The Anzac centenary commemorations come to an end in 2018. SBS News explores why Anzac Day is so meaningful and whether it should be marked any differently from next year.
On 25 April each year, countless Australians make the same pledge: “Lest we forget”.
Around the country and world, Anzac Day sees Australians acknowledge the sacrifices made during war with a day of remembrance, parades, sport and gambling.
But the Centenary of Anzac, a four-year national commemoration and government initiative marking 100 years since World War One (1914 – 1918), comes to an end in 2018.
What are we commemorating?
Anzac is an acronym of the Australian and New Zealand Army Corps and the date marks the day its soldiers landed at Gallipoli, Turkey on 25 April 1915. The dawn landing marked their first time acting together as a composite military unit and the moment the Anzac legend was born.
The aim was to capture what was Constantinople (now Istanbul), an ally of Germany, and knock Turkey out of the war - but the troops were met with resistance and a stalemate ensued for eight months.
Anzac Day is held to remember the landing and the broader sacrifice of Australian soldiers, sailors, airmen and service personnel in more than 100 years of war.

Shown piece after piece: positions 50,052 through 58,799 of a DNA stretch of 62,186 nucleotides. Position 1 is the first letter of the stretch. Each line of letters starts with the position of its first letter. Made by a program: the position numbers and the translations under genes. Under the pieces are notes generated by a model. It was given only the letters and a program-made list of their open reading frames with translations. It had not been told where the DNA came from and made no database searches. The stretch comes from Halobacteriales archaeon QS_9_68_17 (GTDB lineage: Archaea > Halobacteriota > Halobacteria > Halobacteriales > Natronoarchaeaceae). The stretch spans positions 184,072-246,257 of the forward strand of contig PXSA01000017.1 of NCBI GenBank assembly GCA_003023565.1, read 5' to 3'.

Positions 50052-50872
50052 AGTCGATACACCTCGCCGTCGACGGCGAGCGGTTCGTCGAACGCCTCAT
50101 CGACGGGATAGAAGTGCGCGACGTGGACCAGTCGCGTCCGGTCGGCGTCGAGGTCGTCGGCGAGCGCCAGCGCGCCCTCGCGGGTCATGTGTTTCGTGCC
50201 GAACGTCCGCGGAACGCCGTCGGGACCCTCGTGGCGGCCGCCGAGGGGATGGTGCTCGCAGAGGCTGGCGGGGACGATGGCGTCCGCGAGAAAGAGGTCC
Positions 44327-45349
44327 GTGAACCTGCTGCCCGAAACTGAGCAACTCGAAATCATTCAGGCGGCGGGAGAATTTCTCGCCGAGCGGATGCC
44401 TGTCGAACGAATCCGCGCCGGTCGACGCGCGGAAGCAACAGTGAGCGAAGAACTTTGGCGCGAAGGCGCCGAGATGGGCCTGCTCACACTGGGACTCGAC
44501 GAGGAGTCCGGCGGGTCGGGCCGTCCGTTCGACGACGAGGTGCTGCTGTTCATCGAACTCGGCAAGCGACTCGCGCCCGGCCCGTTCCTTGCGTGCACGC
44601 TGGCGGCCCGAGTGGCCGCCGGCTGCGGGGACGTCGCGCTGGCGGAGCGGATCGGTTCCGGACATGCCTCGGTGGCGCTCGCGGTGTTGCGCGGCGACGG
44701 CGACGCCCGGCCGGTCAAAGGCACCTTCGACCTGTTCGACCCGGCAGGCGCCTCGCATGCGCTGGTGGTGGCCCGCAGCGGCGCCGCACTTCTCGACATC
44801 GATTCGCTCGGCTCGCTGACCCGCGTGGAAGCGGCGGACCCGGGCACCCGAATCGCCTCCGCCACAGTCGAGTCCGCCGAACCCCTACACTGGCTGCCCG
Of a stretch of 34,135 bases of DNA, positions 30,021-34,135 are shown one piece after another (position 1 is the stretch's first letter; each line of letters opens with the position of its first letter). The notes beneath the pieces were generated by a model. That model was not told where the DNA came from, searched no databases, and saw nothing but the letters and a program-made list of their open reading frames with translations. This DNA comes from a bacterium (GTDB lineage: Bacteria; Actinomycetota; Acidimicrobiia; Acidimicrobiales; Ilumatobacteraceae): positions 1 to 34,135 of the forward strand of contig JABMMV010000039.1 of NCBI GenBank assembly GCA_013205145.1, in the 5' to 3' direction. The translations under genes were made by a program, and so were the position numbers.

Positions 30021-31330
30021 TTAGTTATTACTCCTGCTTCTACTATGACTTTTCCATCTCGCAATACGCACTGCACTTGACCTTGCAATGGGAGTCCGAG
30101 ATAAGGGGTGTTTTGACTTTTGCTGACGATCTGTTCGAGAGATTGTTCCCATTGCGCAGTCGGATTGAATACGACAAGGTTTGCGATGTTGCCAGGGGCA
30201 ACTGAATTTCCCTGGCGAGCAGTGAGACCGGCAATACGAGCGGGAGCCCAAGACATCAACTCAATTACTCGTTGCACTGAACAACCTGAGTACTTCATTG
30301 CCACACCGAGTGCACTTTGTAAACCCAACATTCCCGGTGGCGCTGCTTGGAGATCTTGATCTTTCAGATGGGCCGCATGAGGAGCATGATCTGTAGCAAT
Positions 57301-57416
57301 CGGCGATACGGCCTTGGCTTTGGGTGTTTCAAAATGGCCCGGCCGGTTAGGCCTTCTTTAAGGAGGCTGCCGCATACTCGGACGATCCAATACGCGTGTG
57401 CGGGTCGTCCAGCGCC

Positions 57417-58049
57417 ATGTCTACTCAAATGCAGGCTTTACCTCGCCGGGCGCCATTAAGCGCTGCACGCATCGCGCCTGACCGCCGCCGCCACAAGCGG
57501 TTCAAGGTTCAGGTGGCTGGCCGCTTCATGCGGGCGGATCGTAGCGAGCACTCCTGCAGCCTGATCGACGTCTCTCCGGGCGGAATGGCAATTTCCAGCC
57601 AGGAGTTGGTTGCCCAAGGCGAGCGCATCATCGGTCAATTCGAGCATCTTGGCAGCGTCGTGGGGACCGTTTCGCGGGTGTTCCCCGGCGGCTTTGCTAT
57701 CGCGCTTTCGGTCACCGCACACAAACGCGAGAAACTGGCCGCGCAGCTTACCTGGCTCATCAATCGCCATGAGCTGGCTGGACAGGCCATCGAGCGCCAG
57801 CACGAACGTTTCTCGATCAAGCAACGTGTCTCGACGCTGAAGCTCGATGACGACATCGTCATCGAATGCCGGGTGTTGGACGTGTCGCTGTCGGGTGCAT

Just over 102,000 Australians have been killed in war or warlike service. Nearly all of them died on foreign battlefields in the First and Second World Wars.
“Every nation has its story and Anzac Day is our story,” the Australian War Memorial’s director Dr Brendan Nelson told SBS News ahead of the 2018 commemorations.
But why Gallipoli?
While other nations celebrate victories and focus their World War One commemorations on days including Remembrance Day (11 November), Australia is unique in focusing so heavily on a military defeat.
All attempts to break the stalemate at Gallipoli failed. The most successful part of the campaign came eight months later with the near-perfect withdrawal of the allies under the cover of darkness. About 8,000 Australians lost their lives in the campaign.
Deakin University’s Dr Carolyn Holbrook has written extensively on Anzac Day. She believes the events of that Sunday morning in April 1915 and the following campaign have taken on near-mythical importance.
“We were a nation in search of a mythology; a mythology to give us confidence, and this fitted the bill,” she told SBS News.
Australia had only federated in 1901. And even though Australian soldiers had served in conflicts like Sudan (1885) and the Boer War (1899 – 1902), World War One marked the first time soldiers fought for the new Australian nation.
“It’s fulfilling sort of a quasi-spiritual role, a quasi-religious role for Australians,” Dr Holbrook said. “The further back in time the subject is, the more effective the mythology.”
Dr Nelson agrees it forms the substance of who we are as Australians, but says it doesn’t glorify war.
“The paradox is Anzac Day is not actually about war. It’s in a context of war but, in the end, it’s about love and friendship,” he says.
“We emerged victorious, deeply divided [and] inconsolably mourning 62,000 dead; we emerged from that war with a greater understanding of what it meant to be an Australian and a greater belief in ourselves.”
How do Australians mark the day?